And I wouldn't do that in a group ride until I'm fitter. I'm wobbling less while shifting compared with three months ago, but checking my ride videos I can see I'm just a wee bit twitchy shifting up and down on climbs. Folks I ride with in casual groups, not closely packed, say I'm pretty steady but I don't *feel* steady so I wouldn't risk up/down shifting to stand/sit in a tight group on climbs. Just need more time, practice and conditioning.

Watching videos of guys like Greg LeMond on climbs, he was so smooth you'd have to watch closely to even see him using the downtube shifters. And he seemed to shift less and simply alternate between standing and sitting to mash in the same gear.
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Old 09-08-17, 06:26 PM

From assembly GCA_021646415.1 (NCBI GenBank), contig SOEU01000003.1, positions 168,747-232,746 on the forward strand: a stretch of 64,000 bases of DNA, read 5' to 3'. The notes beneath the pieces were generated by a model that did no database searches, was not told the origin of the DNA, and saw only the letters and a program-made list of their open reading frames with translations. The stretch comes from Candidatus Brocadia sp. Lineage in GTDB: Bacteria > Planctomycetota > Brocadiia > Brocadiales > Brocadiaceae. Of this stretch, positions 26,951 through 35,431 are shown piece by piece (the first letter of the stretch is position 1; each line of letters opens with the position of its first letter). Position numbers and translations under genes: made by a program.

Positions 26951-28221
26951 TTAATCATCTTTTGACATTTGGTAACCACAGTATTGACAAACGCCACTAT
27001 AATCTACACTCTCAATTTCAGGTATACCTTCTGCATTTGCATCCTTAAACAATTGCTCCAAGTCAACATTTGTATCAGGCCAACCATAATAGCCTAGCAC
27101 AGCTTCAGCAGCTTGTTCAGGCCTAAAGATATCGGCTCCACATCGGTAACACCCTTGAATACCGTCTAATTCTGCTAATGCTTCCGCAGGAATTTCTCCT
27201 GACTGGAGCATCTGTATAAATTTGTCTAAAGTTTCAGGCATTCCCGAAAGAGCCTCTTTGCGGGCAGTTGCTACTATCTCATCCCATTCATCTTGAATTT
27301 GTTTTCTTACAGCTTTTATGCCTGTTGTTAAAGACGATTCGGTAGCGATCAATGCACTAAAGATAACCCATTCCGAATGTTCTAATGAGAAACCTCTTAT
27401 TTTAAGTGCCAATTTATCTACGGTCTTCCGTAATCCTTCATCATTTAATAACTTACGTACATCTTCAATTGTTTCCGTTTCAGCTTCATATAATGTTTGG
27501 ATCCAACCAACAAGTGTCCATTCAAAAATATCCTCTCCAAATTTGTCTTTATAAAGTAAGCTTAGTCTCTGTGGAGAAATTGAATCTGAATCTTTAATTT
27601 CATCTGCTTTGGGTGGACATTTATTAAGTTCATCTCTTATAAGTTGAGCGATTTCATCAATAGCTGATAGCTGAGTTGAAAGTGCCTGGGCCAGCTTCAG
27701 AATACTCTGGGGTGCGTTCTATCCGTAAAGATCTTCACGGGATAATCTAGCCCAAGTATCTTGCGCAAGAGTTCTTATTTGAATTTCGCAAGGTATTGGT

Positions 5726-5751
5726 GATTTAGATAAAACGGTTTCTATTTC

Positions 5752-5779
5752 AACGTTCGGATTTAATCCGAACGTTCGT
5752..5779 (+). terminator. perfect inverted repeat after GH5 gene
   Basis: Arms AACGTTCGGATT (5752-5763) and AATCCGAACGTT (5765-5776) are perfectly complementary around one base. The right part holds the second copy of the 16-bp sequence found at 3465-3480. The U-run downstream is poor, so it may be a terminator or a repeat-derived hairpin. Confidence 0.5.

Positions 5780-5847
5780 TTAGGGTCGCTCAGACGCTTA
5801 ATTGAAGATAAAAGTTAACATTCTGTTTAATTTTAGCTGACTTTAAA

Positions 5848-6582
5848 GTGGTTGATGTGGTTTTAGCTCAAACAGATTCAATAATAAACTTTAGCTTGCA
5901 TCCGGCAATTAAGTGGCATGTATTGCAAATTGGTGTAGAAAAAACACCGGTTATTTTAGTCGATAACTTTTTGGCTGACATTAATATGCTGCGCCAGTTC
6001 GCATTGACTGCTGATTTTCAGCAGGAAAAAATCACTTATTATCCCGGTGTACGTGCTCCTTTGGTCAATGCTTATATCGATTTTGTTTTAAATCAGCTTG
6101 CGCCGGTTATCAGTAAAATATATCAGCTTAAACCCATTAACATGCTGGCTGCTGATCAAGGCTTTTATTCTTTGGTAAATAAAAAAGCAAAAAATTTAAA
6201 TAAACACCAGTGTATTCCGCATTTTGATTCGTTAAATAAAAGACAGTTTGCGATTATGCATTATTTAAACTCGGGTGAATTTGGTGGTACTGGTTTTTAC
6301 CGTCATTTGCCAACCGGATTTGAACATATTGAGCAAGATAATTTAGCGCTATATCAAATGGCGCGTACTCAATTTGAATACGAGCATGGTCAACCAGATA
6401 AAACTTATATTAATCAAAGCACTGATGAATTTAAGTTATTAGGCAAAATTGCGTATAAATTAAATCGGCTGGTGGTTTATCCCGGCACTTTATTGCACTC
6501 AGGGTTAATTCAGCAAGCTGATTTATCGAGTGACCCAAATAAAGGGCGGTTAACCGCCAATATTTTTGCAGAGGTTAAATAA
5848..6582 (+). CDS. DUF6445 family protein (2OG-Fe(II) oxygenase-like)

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There has to be other folks out there who spend more than 10-15 seconds standing. Depending on the mood, I will spend the entirety of shorter climbs out of the saddle, that is, 3-5 minutes. I did at least half a dozen standing stints this morning of at least a minute each. I can't imagine getting up for just 10-15 crank revolutions and then sitting back down again.
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Old 09-08-17, 06:51 PM
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You don't often see the bigger guys standing much on climbs. Your body will tell you what it prefers. But yes you have the right idea as far as changing gears.
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Old 09-08-17, 06:58 PM
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Originally Posted by DrIsotope View Post